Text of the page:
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Freedom is more important than pay for Gen Y. (Jacob Wackerhausen/Thinkstock)
Freedom is more important than pay for Gen Y. (Jacob Wackerhausen/Thinkstock)

BOISSONNAULT and CSORBA

Gen Y employees want freedom and respect - and they want it now Add to ...

In just over 10 years, approximately 75 per cent of the North American workforce will be comprised of members of Generation Y. This presents significant challenges; with Canadian political, business and non-profit leaders facing numerous issues from energy and environmental conversations to indigenous engagement and educational quality and attainment. How will this generation prepare to work independently and take on leadership roles at all levels of society?

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Already, many talented members of Generation Y struggle to find meaningful forms of employment. Indeed, we are far from reaching a point where employers successfully engage their generation Y employees, a necessary condition if this cohort is to tackle some of Canada's most pressing issues.

In conversations we had over four months with nearly 30 business leaders, we found some surprising trends and views about Gen Yers. Our intent was to spur on intergenerational conversations and make each generation aware of the challenges and biases employers and employees may hold about each other. These are some of our findings.

1. Generation Y is entrepreneurial

The CEO of one of Edmonton's fastest-growing technology firms told us,“Millennials need thorough reasoning before they buy into something. They question things more and it sometimes causes friction within companies. On the flip side, that’s how we started our venture – we asked why there wasn’t anything better in the market and found a niche to fill.” Employers that provide their employees with room to experiment, question and build will see enhanced engagement innovation and productivity from their new hires.

2. Too much ambition breeds impatience and disloyalty

Boomers and even Gen X employees have long understood the value of gaining years of experience with a company before they are promoted or even before they enjoy pay raises. Generation Y employees, on the other hand, bring a more impatient and entitled approach to career advancement according to many of the business leaders we interviewed. For example, the Chief People Officer of a financial institution and crown corporation in Alberta stated that, “older generations believed in vertical movement in logical steps. Life was organized more logically. Generation Y kids have grown up thinking of and in networks so they behave differently. They go where the solution is, not necessarily through protocols.”

Investing time and funding into one-on-one feedback and personal skills training appeared to be one remedy to the impatience displayed by Generation Y employees. One local organization has succeeded in retaining its young employees by developing a culture where promising employees earn additional training opportunities that enhance areas where they need additional polish. As one economic development corporation that used this approach discovered, this type of investment requires significant time and attention to detail; it cannot be faked.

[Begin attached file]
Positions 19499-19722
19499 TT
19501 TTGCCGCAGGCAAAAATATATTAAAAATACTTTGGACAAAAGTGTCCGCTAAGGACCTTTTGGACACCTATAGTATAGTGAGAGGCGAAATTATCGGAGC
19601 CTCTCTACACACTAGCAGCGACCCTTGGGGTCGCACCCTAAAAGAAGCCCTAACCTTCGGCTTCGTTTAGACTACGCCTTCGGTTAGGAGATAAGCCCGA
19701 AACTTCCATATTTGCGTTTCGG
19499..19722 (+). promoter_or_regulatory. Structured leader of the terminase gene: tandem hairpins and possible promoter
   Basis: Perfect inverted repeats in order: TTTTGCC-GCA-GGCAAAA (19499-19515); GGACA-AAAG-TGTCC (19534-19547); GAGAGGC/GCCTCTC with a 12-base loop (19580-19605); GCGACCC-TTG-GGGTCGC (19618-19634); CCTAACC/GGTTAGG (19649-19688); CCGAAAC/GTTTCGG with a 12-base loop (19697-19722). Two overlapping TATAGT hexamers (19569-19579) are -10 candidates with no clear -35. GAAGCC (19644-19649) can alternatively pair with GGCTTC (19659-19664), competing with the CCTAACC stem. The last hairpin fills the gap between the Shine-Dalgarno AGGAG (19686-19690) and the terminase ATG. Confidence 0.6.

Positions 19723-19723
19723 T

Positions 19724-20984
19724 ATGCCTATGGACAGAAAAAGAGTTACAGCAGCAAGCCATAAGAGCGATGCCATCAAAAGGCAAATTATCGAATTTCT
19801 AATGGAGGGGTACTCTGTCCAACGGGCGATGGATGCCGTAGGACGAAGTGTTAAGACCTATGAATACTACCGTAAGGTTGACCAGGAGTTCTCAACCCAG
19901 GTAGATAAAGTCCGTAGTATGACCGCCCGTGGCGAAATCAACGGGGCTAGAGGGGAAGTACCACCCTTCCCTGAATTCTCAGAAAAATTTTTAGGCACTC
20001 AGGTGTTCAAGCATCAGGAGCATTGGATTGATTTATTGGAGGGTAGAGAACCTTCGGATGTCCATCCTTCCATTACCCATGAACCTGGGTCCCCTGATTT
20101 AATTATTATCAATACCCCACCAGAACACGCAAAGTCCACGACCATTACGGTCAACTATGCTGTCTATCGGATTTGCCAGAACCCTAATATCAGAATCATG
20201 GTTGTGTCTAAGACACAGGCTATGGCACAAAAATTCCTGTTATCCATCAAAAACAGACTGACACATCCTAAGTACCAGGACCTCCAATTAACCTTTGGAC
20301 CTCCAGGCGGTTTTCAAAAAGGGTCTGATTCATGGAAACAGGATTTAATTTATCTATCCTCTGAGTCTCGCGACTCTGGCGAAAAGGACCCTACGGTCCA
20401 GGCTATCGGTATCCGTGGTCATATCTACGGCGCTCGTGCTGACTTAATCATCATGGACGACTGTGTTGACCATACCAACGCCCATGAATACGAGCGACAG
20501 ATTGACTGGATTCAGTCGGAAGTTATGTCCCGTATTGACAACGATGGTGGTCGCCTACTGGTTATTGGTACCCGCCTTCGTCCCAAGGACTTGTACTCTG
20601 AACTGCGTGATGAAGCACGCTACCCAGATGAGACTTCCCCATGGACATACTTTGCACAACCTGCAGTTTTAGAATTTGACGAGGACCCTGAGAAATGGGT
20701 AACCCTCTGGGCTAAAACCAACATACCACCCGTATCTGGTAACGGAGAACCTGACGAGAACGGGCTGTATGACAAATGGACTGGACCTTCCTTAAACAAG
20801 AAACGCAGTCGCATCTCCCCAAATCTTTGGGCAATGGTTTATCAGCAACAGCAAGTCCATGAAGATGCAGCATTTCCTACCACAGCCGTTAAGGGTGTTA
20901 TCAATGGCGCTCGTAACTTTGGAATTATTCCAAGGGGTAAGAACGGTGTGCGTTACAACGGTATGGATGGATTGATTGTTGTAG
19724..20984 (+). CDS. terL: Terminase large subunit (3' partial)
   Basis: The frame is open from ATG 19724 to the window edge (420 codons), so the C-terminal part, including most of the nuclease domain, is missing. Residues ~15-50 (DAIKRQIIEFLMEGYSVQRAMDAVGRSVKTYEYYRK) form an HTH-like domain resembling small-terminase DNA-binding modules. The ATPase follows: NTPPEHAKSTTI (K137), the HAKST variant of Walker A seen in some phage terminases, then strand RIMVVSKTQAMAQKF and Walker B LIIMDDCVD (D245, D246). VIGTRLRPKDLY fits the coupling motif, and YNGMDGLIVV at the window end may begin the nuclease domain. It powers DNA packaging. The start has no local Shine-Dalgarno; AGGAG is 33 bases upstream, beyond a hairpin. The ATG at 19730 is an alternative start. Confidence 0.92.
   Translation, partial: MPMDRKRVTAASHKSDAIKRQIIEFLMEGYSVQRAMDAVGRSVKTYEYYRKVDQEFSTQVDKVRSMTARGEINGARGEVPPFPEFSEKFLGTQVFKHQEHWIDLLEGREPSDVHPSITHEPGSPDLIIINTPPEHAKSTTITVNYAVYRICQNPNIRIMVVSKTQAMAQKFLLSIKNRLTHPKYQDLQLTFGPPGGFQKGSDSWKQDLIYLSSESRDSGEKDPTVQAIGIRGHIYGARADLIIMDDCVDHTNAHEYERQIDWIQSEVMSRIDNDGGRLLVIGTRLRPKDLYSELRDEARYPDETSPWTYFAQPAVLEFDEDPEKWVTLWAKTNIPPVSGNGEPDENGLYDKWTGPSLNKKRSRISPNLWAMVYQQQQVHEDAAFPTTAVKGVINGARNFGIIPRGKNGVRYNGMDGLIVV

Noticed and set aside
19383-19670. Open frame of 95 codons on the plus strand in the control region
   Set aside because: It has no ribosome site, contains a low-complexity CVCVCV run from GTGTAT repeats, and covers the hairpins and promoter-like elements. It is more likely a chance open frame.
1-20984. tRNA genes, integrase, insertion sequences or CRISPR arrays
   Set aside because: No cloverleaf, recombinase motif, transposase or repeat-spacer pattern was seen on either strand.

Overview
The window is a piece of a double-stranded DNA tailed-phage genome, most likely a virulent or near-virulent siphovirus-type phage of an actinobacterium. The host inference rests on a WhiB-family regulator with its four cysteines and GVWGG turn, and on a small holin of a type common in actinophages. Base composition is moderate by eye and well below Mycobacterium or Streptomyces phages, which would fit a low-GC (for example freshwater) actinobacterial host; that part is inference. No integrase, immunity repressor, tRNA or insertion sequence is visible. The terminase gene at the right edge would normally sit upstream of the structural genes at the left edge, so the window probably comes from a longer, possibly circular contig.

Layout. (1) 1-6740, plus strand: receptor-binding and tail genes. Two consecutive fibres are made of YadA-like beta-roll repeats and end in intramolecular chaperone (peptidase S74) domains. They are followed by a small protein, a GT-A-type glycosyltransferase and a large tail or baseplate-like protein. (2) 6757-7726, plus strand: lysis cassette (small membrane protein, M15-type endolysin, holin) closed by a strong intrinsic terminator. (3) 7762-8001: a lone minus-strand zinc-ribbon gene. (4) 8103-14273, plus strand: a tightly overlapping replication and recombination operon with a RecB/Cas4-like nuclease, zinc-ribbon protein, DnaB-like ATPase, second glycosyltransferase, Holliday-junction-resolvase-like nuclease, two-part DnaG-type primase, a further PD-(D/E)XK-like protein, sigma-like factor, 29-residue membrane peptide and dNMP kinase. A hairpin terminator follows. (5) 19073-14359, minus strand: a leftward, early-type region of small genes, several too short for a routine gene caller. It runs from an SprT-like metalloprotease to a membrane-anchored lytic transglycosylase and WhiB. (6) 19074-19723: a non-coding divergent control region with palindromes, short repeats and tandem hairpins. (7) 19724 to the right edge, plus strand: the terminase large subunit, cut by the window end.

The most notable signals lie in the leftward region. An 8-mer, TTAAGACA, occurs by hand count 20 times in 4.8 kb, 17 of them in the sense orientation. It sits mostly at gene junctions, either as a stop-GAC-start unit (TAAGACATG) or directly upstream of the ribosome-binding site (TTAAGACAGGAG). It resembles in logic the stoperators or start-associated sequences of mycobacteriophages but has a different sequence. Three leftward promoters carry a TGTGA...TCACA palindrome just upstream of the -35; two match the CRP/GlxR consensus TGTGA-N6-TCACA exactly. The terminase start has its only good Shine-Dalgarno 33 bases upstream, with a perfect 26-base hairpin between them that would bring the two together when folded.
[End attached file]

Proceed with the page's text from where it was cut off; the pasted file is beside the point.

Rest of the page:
3. Generation Y employees need freedom to innovate and employers must listen to their ideas

A young leader told us that Generation Y is “more likely to leave for an employer that offers a new perspective over one that offers security.” Employers tend to respond to this statement with trepidation, the first thought being that they will lose their young talent soon after the hiring process. Innovative companies know that this does not have to be the case. A prominent online learning company uses its youth advisory boards as a way to engage with young leaders across the continent, thus tapping into a network of campus ambassadors in its decision-making processes. A city-based grassroots entrepreneurship organization has made extensive use of its youth advisory council in sharing ideas and experiences, which inform both the organization’s decisions and even those of a government ministry seeking feedback on how to build youth entrepreneurship ecosystems.

Overall, our research suggests that Generation Y is an ambitious, impatient and yet tremendously promising generation, one that employers must listen to in order to bring fresh ideas and perspectives to traditional operations. Though successfully connecting with Generation Y may be challenging at times, the consequences can take employers from good to remarkable, and prepare for an uncertain and rapidly-changing future.

Randy Boissonnault is the President of Xennex Consulting, Volunteer Executive Director of Literacy Without Borders and a Rhodes Scholar. Emerson Csorba is a 3M National Student Fellow, CEO of Gen Y Inc. and the Chair of TEDxEdmonton. On April 1st, The Globe and Mail and Gen Y Inc. will co-host a webinar on Gen Y in the workplace, #GlobeGenY on Twitter for more details.

Follow us on Twitter: @Globe_Education

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